November 8, 2012

Second Child Vocabulary

I've said on a number of occasions (out loud as in: in conversations with real, live people) that parenting Ian did almost nothing to prepare me for the adventure of parenting Blake. They're two different creatures, those boys, and what it took to keep the first one fed and watered and happy and thriving just isn't the same recipe as what is needed for son numero due. That's not to say it's different worse, or even different better. It's just different different. Put another way, all of my tricks that once worked in magical ways with Ian are completely useless to me. From the minute he was born, we knew that Blake would teach us how to be different kinds of parents*. 

One of the things that struck us as wildly different from his older brother was the way in which Blake began acquiring language.....and the words he deemed to be most useful. What was further surprising was that words began to appear in Blake's vocabulary that took years longer to appear in Ian's. 

So what were these words/phrases?
"Mine"
"Blake's Turn"
"Move over"
"My [fill in the blank]"
the addition of the 's indicating possession
"Before"
"After"

It was very interesting to me to see Blake's use of prepositions come so much earlier than it did with Ian. But being a second child and needing to find his place in the scheme of things made sense. Ian never had to delineate what was "his," because...well...essentially everything was his. Ian didn't have to ask for turns, because I like to think that Joe and I have a really well-honed ability to gauge turn-taking.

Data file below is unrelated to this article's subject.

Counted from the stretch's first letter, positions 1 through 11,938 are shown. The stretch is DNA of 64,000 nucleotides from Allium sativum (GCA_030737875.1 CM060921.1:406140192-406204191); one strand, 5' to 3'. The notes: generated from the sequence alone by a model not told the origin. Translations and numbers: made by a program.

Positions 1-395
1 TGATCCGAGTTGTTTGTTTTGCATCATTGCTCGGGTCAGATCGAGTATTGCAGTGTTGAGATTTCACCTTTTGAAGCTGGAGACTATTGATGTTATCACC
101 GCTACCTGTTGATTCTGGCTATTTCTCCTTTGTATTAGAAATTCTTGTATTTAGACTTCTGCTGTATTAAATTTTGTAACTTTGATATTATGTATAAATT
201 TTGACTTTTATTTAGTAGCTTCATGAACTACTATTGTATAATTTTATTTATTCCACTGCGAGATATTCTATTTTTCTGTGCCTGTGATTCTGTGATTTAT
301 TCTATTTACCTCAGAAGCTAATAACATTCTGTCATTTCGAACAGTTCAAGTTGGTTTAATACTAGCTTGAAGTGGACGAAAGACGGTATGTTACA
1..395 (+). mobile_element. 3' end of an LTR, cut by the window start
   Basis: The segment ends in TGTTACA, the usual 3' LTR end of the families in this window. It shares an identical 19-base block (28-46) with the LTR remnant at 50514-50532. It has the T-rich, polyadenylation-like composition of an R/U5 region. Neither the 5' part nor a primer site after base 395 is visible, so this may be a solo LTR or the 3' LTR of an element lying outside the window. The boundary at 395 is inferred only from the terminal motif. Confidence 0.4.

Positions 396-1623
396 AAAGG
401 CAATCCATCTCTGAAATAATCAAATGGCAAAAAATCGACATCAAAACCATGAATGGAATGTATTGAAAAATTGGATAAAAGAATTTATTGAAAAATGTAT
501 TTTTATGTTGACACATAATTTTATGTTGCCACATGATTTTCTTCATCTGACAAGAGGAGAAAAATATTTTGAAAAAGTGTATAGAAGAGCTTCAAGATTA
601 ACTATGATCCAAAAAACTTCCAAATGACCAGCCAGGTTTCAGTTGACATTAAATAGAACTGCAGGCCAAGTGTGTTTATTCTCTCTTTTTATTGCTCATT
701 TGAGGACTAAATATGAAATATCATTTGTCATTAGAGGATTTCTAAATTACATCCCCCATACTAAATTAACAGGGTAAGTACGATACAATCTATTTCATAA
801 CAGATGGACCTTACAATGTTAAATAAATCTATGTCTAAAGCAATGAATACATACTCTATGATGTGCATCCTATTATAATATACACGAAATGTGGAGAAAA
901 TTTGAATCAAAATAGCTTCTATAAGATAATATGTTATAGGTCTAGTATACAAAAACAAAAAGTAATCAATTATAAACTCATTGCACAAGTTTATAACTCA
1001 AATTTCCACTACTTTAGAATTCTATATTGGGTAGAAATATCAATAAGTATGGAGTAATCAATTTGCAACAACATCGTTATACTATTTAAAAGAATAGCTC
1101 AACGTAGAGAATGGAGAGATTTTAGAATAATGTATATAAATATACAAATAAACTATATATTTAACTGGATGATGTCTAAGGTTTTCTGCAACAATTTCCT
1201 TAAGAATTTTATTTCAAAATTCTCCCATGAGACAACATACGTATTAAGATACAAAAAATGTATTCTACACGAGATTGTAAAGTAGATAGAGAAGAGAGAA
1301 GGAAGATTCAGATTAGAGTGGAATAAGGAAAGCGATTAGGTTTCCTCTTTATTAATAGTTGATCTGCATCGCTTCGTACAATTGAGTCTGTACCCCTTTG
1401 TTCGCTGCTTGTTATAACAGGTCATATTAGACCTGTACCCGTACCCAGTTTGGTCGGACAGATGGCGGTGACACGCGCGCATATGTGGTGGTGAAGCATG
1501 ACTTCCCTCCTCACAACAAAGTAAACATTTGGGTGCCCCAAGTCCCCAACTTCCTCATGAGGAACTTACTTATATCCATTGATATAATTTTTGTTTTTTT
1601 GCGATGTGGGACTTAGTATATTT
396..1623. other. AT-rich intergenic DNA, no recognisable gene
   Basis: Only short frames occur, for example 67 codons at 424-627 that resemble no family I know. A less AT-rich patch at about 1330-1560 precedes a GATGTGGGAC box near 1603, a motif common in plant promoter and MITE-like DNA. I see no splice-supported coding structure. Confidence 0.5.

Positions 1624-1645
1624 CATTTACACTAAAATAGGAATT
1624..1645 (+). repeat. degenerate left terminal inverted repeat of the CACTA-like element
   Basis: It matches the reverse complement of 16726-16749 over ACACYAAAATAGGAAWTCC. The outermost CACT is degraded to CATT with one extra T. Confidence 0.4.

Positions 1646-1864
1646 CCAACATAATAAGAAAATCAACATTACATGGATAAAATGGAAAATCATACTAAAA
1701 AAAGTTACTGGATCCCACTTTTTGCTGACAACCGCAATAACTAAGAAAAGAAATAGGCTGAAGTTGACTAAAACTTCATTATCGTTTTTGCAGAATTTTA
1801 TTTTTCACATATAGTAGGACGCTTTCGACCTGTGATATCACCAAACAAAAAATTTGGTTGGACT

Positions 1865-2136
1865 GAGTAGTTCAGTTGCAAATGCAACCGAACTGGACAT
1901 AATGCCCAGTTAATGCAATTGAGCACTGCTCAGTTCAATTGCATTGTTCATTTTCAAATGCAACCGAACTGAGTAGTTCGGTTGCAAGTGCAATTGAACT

It's been fascinating to see how Blake's vocabulary has been inextricably linked to his environment and to birth order--not really something I'd considered. It's just a testament to the fact that language is really a tool to help us make sense of (and fit into) our unique social paradigm.

Now the trick will be to see what Child #3 finds to be most worthwhile in his language acquisition process. (Or will it be more-of-the-same, but at a higher volume?)

*It wasn't long after that realization that we were clued into the fact that we were not parenting geniuses...but rather, that Ian was just an inherently easy baby. It had nothing to do with our skill and everything to do with his temperament. Go figure. 

6 comments:

Linda said...

and now he will be a Middle Child...!

Bridget said...

The fact that you are able to publicly say:

"It wasn't long after that realization that we were clued into the fact that we were not parenting geniuses...but rather, that Ian was just an inherently easy baby. It had nothing to do with our skill and everything to do with his temperament"

means that you ARE parenting genuises. Well done. I loved this post!

Sharalea said...

Trevor & I have this conversation OFTEN...how different each child is, how their birth order makes things different & especially the vocabulary! J never said "no! Mine!!"...but it is one of N's main exclamations.

Liz Johnson said...

I'm a big believer in birth order influencing a child's personality/learning/etc. Amen!

And ditto to Bridget's comment.

ixoj said...

Very interesting, especially about the prepositions.

Confession: I am eager to have children so I can analyze their linguistic development. But then, no surprise there, right?

JosephJ said...

No need to fully discount your mad parenting skillz, Jen. Keep in mind that for Ian, a) you had tons of energy with him being adopted (think hormones/healing), b) he got as much attention as he needed as a first child, c) I had a cushy enough schedule as a graduate student to help at home those first several months, d) you had much more sleep with Ian, since I took 4 nights a week.

I guess it's good Blake gets some one-on-one dad time in the mornings after Ian get's dropped off, eh?

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